Some younger residents have carved out their own space online.

“The Villages Young Adults” Facebook group, formed in December of last year, has about 400 members.

Members in their 20s and 30s recruit others for kickball teams and pickup soccer, board game nights and comedy events in the area.

Singer and performer Ross Getek, 22, of Spanish Springs, performs a rendition of My Girl while entertaining guests at the Margarita Republic Caribbean Grill and Bar on the Spanish Springs Town Square in The Villages, in Lady Lake.
Singer and performer Ross Getek, 22, of Spanish Springs, performs a rendition of My Girl while entertaining guests at the Margarita Republic Caribbean Grill and Bar on the Spanish Springs Town Square in The Villages, in Lady Lake. [ DOUGLAS R. CLIFFORD | Times ]

Moving into a retirement community wasn’t hard for Tyler Glynn, 21, who lives with his parents while he attends Florida Southern College. A self-described “old soul,” he loved the amenities The Villages offers and enjoyed the seniors he met while golfing or playing pickleball.

“But it became evident that this is not usually a place for people like me during the pandemic, when we were stuck here and I had nobody to hang out with,” Glynn said. “I didn’t know anybody else my age. But now that I’ve found this group on Facebook, I’ve met a lot of friends, and we’ve been getting together often. That makes it a lot better.”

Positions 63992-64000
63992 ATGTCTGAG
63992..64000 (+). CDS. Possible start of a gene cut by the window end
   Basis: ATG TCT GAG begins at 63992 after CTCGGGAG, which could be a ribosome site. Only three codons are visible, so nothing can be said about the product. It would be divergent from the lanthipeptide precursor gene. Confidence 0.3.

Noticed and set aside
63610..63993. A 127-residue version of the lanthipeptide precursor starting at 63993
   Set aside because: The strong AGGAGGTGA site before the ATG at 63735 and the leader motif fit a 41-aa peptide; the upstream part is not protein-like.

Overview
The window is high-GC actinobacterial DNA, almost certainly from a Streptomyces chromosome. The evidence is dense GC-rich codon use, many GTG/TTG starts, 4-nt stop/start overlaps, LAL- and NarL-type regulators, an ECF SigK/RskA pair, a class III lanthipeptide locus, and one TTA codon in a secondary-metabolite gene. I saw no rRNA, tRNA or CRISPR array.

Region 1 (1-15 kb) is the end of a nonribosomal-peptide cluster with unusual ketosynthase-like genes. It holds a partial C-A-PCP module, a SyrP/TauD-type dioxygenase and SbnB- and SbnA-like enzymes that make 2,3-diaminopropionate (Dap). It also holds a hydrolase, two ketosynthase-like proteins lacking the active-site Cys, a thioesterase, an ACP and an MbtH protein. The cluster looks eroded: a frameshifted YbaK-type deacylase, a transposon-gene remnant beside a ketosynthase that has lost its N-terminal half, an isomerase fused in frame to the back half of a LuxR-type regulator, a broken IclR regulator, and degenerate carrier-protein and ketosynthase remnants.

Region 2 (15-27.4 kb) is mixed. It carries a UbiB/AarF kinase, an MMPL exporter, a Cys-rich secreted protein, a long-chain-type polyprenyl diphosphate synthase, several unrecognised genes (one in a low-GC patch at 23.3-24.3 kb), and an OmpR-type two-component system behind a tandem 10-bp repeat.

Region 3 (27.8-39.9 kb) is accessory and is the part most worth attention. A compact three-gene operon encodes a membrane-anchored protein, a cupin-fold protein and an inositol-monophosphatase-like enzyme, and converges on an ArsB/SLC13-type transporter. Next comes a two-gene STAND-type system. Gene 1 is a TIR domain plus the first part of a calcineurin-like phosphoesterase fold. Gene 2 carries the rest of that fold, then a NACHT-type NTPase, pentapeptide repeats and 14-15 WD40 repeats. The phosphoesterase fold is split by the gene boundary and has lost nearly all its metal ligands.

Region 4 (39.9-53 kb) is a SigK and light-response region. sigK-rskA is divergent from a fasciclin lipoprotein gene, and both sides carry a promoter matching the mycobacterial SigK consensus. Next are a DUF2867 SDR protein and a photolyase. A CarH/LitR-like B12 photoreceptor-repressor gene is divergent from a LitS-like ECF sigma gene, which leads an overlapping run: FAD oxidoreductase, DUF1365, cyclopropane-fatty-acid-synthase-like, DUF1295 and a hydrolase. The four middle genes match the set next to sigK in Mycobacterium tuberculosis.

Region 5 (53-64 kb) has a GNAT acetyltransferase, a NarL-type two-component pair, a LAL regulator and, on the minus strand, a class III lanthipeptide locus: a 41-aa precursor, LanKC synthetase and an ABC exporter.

‘20-year-olds next door’

Many older adults who have retired in The Villages said they don’t mind the presence of young people in the community. Those who take to the internet are just louder.

“I really don’t mind, especially since they can’t have kids,” said Al Berliner, 74. “But some people do, because you bought the house because it was a 55-plus retirement community. They don’t want 20-year-olds next door.”

It may be inevitable. The Villages developers are creating designated living areas for young people working there. The Villages News reports these “community support districts” will be inside the Wildwood and Leesburg portions of The Villages and come at a time when staffing shortages plague most every industry.

Working there already comes with a perk: Children of employees are eligible to attend The Villages Charter Schools, a K-12 institution with strong academic reputation.

The owners of The Villages did not respond to multiple requests for comment over several months.

For now, it’s still expensive to live in The Villages — a factor that will likely keep some younger adults out.

Brown, the nurse, and her husband looked at housing in the community, she said, and quickly realized moving in was not feasible.

“The rent is outrageous,” she said. “A 2-bed, 2-bath was almost $1,500 a month.”

Brown admits she was relieved.

“Even if I was 68 years old, you couldn’t pay me enough to live in The Villages,” she said. “Everything was perfectly fine before they came in. Now, they’ve destroyed farmland that’s been passed down through generations. And they just continue. There’s no stopping ‘em.”

Correction: The population of The Villages is about 130,000 people. This story has been updated to correct that.